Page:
Journal Article

Negotiating the Draft Comprehensive Convention on International Terrorism

Mahmoud Hmoud

in Journal of International Criminal Justice

Volume 4, issue 5, pages 1031-1043
Published in print November 2006 | ISSN: 1478-1387
Published online November 2006 | e-ISSN: 1478-1395 | DOI:
Negotiating the Draft Comprehensive Convention on International Terrorism

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Negotiating a Comprehensive Convention on International Terrorism has been a long and intense process. The legal regime to be created by this instrument has significant legal and political consequences. The main issues, which would frame such consequences, are how to define the crime and decide the scope of application of such a Convention. These have proven to be problematic, as negotiators have revisited issues that have been a source of debate for years, even centuries. Who has the right to participate in an armed conflict without being described as a terrorist by the Convention? To what extent do we allow the overlap between international humanitarian law and the Convention's law, if any? Do military forces have the right to be outside the scope of the Convention even in peace time? These are the main questions that the negotiators have been trying to answer in order to reach a compromise that will satisfy all parties. If genuine political will exists to conclude the Comprehensive Convention, there is no absence of legal answers that can guarantee an effective law enforcement instrument against international terrorism, without infringing on legal rights and positions under international law.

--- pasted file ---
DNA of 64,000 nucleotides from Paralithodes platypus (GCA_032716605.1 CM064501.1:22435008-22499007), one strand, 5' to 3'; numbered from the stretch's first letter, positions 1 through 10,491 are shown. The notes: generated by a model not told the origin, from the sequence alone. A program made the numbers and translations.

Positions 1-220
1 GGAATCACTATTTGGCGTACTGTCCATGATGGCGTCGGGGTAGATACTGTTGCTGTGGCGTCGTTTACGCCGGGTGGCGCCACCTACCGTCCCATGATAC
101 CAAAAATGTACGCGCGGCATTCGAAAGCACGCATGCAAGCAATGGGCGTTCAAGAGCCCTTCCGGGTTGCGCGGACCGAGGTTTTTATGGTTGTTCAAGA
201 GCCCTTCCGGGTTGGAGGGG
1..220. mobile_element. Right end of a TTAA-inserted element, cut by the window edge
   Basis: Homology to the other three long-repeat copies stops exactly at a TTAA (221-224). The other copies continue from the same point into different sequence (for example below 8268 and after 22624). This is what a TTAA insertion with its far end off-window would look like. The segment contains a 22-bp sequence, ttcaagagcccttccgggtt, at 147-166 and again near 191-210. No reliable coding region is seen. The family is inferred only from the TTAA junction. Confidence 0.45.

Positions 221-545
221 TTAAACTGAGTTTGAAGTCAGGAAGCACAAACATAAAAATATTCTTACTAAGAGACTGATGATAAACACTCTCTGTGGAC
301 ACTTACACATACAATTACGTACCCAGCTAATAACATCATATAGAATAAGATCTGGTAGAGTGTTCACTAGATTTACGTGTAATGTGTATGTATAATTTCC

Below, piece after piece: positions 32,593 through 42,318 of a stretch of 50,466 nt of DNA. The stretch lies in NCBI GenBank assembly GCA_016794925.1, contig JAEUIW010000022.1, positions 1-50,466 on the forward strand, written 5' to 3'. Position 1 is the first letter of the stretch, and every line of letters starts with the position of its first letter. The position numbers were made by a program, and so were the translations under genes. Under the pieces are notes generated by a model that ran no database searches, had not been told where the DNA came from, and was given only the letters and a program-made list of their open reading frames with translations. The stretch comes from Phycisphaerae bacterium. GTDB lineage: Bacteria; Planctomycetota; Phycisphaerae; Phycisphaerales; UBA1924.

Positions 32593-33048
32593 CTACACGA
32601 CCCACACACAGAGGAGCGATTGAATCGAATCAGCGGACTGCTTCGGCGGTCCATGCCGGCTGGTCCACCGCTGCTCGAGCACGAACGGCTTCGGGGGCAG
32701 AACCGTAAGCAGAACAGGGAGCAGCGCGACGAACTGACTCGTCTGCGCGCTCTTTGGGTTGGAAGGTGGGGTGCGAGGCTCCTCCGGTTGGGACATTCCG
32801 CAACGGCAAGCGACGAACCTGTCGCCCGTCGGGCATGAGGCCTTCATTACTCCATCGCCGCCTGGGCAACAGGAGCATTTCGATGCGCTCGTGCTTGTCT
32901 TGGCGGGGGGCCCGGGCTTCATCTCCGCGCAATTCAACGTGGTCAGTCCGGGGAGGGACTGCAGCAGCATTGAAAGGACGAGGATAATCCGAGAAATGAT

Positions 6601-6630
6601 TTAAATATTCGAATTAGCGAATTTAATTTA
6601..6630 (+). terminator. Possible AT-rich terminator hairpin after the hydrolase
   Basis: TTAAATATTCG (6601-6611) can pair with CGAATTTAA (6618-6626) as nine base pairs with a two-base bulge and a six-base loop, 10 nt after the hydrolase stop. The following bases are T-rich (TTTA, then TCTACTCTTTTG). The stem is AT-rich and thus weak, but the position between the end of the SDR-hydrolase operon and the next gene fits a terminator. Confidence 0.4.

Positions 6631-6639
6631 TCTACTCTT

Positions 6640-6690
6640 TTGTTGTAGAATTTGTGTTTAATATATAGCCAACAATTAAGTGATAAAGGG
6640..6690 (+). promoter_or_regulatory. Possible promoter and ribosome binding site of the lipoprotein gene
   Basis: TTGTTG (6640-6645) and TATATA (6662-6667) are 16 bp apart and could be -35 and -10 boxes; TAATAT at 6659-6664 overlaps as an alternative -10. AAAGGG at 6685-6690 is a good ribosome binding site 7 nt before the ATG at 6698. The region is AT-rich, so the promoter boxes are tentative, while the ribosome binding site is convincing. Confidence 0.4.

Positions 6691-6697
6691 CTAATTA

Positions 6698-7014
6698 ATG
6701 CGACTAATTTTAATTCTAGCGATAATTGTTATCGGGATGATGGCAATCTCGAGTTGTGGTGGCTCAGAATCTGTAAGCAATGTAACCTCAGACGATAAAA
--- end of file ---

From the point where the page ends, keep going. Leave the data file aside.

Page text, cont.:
Journal Article.  5799 words. 

Subjects: Criminal Law ; International Law

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